I think I can say this for a fact, all students like free things. But why aren’t students using the free services available to them through Student Services?
It took me three years to find out about most of the services available to me as a student at Simon Fraser University, and it sounds like most students graduate without ever finding out about these free services. Technically these services aren’t necessarily free because we pay for them in our tuition – but I’d assume that should give us more of a reason to use them.
During my co-op term, I had the privilege of working for SFU’s Health & Counselling Services as part of the Health Promotion team. My role was as The Health Promotion Special Projects Assistant. I’m sure you’re now wondering what health promotion is and what that has to do with student services. Well, according to the World Health Organization, ‘Health Promotion’ is defined as “the process of enabling people to increase control over, and to improve, their health. It goes beyond a focus on individual behaviour towards a wide range of social and environmental interventions”. So, the health promotion team basically has different programs, resources and services to help improve the health of students in a holistic way. Most students do not know about the great work being done by this team, and even if they do know about some of the programs, they are unaware that these programs are provided by the Health & Counselling Services. Here are some examples of a few amazing things that the Health Promotion team is doing that you most likely do not know about. Since 2016, the team has been working on a project called the TA/TM well-being project. This project focuses on the well-being of graduate students and the students they teach as teaching assistants and tutor markers. It provides them with various tools and techniques to support themselves and the students they teach. The TAs and TMs in this program have reported experiencing improvements in their well-being as a result of receiving weekly reminders to take care of themselves, others have observed their students speaking out more often after using some of the techniques from this program. Another great project that the Health Promotion team has been working on is the Well-being in Learning Environments project. This project focuses on providing instructional staff with the tools and skills to help make the classroom a healthy and less stressful learning environment. Examples of practices used by professors in this project include informing students about volunteer and career advancement opportunities and creating flexible syllabuses where student input is valued and helps shape the weight and deadlines of some assignments. Having personally had more than one instructor who is part of the Well-being in Learning Environments project has positively impacted my life as a student. Being aware from the beginning of the semester that my professor prioritizes my well-being and is understanding enough to accommodate me during stressful times has had such a positive impact on my mental health.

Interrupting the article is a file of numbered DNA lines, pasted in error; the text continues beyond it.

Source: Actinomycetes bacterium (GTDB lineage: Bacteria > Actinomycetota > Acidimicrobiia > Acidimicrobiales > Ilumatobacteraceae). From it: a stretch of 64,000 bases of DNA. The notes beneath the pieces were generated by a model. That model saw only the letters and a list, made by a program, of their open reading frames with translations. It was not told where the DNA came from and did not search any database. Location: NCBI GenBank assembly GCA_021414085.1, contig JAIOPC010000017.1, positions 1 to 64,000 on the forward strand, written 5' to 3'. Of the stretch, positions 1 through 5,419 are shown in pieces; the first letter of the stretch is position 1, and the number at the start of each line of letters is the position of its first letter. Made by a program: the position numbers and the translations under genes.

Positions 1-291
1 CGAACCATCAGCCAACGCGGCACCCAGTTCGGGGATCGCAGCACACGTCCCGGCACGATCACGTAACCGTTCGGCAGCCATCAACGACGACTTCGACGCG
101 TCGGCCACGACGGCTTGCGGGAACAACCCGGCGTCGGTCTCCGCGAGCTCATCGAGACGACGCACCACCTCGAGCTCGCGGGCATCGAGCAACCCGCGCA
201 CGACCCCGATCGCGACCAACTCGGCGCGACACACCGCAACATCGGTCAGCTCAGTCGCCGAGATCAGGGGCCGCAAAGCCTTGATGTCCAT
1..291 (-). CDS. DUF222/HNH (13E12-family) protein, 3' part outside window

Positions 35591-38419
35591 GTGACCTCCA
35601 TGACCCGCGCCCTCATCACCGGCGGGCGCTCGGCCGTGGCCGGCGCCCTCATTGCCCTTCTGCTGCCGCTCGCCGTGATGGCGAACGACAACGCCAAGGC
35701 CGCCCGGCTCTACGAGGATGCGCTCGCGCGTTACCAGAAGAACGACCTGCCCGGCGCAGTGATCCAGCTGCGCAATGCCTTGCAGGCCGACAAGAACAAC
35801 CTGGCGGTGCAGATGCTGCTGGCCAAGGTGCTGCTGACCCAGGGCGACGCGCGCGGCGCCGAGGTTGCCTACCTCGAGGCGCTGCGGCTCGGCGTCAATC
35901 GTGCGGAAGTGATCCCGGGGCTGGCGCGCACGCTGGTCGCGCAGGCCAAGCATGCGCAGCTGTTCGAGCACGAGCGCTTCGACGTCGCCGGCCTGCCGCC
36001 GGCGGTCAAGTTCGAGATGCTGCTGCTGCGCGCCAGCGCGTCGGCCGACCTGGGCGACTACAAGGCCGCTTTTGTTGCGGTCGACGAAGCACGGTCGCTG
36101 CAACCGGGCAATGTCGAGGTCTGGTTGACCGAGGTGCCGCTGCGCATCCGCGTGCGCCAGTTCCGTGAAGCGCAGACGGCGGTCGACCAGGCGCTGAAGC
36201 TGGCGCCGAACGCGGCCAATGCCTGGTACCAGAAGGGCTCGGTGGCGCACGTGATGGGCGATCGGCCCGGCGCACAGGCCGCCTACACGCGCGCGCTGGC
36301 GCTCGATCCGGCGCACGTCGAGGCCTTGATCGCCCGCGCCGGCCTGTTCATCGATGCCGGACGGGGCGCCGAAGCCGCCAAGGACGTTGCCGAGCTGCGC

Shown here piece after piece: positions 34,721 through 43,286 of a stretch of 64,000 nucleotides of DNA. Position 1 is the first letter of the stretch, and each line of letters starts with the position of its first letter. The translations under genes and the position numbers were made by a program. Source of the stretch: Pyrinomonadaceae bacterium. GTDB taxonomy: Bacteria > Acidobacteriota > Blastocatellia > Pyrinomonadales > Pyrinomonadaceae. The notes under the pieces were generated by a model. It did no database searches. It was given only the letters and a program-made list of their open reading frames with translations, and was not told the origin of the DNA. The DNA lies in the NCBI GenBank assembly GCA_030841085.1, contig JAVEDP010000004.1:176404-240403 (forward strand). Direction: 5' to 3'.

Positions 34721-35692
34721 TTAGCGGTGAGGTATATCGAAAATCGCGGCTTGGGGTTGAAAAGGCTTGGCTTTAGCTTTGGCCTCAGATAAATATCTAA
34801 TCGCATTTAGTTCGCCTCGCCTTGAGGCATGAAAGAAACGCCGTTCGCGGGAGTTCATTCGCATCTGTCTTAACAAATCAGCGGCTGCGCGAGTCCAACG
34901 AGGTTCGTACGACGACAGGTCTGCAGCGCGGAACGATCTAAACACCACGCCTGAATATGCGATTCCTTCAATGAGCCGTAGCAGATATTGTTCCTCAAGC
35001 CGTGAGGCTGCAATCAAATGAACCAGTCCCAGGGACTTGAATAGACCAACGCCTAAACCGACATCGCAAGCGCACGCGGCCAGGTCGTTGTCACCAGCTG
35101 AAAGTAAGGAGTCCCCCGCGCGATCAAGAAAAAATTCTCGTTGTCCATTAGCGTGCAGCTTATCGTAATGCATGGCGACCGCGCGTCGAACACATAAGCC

Beyond the Health Promotion team specifically, Health & Counselling Services is doing so much to improve the health and well-being of students beyond merely seeing patients for their physical and mental health needs. One of the workshops that I helped to facilitate during my co-op term is called Connected Globally, Adjusted Locally. It was a disappointing turnout at this workshop that motivated me to write this blog post. This workshop was created for international students to help them navigate their way through a new academic environment and life in a new country. Topics in this workshop include self-care, budgeting, communication skills, study tips, stress management and navigating cultural experiences and so much more. As an international student, I found that the content in this workshop was incredibly valuable, and if I had the chance to attend such a workshop in my 1st or 2nd year in university, my life would have been a lot easier. I also know for a fact that several domestic students would benefit from this workshop too because it offers so much information that we are unaware of, especially when it comes to student services at SFU.
Other programs ran by Health & Counselling Services include Creative Collective, which is one of my favourite drop-in events. The creative collective provides students, staff and faculty with the opportunity to connect, relax, and unwind through crafts, motion, music, and more. In Spring 2019, Creative Collective collaborated with the games lounge in the Surrey campus and organized a drop-in session once a week in the Mezzanine. While facilitating these drop-in sessions, I got to see adults experience pure joy and excitement to play with Legos and students spend their break between classes playing Jenga, colouring or just having a meal and chatting. People don’t always realize the mental health benefits of taking a creative break, but those 30 minutes spent chatting while knitting or just colouring has so many benefits for our mental health.
I really could ramble on all day about all the awesome things Health and Counselling is doing but I think I’ll stop here. Before I go, I will leave a list below of some of the other programs you may not know about. Because if there’s a chance that at least one student decides to attend an event because of this blog post, it would mean a lot to me and the amazing staff members at Health and Counselling who genuinely want to improve student well-being.